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Russian Nuclear Icebreakers: What they do and why they ARE needed

Updated: Mar 31, 2022

The 50 Let Pobedy (50 Years of Victory) is Russia's most recent Icebreaker ship. Named after the fiftieth anniversary of the surrender of Germany in World War II, it is powered by 2 nuclear reactors, each capable of providing one hundred and seventy megawatts of power. The 50 Let Pobedy uses around half a kilogram of uranium per day when at maximum capacity to produce over seventy thousand horsepower. 

To generate similar power using heavy fuel oil (HFO) would require over a hundred tonnes of fuel a day and emit an immense amount of carbon dioxide. With modern sensitivities regarding greenhouse gases, the 50 Let Pobedy can move under full power with virtually no CO2 produced. 

Although it is not the biggest icebreaker ever built, that distinction went to the Arktika until its decommissioning in 2008. Despite this, it is the newest, largest, and strongest nuclear-powered icebreaker currently in service. 

Specifications for the 50 Let Pobedy icebreaker

Why is the 50 Let Pobedy needed?

The 50 Let Pobedy, along with all Russian icebreakers, is used to escort merchant ships through the Arctic ocean, tourism, and scientific expeditions. The vessel's usage includes recreational purposes, such as the maiden voyage in 2008, when it was chartered to take a group of eclipse chasers to the North Pole. The vessel made the trip from its homeport of Murmansk, on the Kola river, to the North Pole in just 4 days.

With the impressive nuclear-powered engines at full power, the 50 Let Pobedy can smash its way through ice up to two and a half meters thick, at 15-16 knots. Its excellent maneuverability allows it to sail to the exact position of the North Pole.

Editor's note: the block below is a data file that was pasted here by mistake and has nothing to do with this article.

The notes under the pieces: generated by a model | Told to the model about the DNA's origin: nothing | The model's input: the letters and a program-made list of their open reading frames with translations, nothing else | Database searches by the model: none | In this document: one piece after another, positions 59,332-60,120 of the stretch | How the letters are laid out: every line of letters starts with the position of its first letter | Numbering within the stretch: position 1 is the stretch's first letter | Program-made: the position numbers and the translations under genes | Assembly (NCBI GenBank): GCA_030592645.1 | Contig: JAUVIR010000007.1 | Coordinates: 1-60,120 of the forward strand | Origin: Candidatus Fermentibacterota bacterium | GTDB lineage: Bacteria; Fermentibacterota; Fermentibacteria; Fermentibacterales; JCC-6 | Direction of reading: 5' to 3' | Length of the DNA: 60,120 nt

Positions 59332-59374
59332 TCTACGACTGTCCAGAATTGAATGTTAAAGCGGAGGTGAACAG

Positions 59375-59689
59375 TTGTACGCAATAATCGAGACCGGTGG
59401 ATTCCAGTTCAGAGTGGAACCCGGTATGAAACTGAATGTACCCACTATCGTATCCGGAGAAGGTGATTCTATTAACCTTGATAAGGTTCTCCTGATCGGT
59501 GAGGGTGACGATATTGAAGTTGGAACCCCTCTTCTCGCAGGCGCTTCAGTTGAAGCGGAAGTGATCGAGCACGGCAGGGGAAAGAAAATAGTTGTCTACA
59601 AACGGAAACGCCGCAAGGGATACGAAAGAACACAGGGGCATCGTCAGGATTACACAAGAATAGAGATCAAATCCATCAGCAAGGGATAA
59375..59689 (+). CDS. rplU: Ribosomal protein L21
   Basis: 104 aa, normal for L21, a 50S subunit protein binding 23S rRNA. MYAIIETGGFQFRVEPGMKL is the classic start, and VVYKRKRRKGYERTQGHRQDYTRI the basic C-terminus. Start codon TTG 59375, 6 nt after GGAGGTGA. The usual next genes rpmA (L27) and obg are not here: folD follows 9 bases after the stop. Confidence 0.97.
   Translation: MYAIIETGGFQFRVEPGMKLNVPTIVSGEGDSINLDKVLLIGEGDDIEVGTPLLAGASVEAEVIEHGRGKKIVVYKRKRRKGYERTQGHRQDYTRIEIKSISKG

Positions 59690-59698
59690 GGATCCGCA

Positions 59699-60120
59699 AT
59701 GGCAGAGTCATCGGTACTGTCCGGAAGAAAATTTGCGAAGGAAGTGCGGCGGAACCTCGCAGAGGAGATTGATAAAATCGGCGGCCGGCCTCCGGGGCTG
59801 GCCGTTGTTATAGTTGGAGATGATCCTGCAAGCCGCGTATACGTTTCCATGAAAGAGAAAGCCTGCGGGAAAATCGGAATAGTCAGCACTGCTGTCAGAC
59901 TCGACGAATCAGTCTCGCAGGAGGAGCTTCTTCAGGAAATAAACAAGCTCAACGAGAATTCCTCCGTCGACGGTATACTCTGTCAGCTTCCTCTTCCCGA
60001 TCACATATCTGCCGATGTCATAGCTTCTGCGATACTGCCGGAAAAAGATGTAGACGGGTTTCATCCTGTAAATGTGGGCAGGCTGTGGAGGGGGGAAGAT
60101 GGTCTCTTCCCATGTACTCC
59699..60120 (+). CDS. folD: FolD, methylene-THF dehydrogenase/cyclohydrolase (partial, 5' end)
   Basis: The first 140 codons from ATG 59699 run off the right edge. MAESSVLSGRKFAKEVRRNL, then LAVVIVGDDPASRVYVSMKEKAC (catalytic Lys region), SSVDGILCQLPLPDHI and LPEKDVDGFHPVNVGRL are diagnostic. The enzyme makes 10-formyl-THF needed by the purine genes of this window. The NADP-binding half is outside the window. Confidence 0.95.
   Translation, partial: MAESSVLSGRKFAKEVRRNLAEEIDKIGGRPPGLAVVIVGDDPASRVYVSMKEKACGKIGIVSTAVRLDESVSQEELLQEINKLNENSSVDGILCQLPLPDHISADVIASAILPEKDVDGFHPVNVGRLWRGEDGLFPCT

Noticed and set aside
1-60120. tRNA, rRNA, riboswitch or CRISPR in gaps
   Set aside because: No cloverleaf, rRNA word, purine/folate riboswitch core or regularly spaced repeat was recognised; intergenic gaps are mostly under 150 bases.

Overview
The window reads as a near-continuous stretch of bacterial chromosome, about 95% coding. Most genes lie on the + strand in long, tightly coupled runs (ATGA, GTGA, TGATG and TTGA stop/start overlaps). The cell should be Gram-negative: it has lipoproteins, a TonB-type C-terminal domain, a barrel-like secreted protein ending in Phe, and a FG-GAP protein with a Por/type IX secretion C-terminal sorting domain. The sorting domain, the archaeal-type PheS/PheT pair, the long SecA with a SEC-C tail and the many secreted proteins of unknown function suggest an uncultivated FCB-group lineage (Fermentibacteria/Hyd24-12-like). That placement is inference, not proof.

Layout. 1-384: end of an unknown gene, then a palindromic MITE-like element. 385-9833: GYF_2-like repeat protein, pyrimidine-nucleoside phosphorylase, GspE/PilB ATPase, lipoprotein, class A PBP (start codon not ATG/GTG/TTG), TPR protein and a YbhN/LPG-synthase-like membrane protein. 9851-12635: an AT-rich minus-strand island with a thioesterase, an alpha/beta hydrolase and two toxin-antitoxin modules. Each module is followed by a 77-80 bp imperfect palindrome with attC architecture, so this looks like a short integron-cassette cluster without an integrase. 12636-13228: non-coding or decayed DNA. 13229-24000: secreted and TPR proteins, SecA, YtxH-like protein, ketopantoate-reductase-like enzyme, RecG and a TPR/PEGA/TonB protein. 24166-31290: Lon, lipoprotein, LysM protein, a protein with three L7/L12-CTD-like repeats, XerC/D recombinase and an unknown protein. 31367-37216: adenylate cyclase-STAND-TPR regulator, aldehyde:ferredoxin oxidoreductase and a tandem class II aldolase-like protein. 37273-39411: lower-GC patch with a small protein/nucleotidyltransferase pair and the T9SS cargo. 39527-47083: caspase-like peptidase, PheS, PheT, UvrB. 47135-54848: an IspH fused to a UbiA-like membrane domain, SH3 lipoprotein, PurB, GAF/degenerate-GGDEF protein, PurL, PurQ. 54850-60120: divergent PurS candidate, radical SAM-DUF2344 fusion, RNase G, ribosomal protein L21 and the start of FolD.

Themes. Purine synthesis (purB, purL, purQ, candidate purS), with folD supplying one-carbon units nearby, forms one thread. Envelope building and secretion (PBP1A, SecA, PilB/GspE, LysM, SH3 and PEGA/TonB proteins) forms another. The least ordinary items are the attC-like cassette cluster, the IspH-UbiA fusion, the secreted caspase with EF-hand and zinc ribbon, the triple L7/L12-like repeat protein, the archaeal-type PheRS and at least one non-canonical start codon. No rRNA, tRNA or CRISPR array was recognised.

Tourism and Science

Of course, this would not have been possible in previous years, as the summer ice that covered the North Pole would have been several years old and several meters thicker. This change in the Arctic environment has allowed polar tourism to flourish aboard the 50 Let Pobedy. Alongside paying customers, the cruises offer opportunities for easy and regular access by researchers looking to visit the frozen far north of our planet.

The vessel has even sported its own expedition staff, who trained guests to take measurements and observations as the vessel traveled through the ice, adding to scientific data and our understanding of the changes occurring in the Arctic ice.

The 50 Let Pobedy spends its time creating channels through the winter months, allowing commerce to continue flowing out of the northern Russian ports that border the Barents Sea.

What the future holds for the 50 Let Pobedy ?

The 50 Let Pobedy has only one older sister, the Yamal, which also offers excursions to the North Pole in summer, and works through the winter in the same capacity as the Pobedy. Yamal is due to be decommissioned in 2022 after 32 years of service. Including the Yamal, the 50 Let Pobedy's predecessors were decommissioned after 15-32 years. While we don't yet know how long this impressive ice breaker will continue at its task, it is believed that it will continue sailing into the 2030s.


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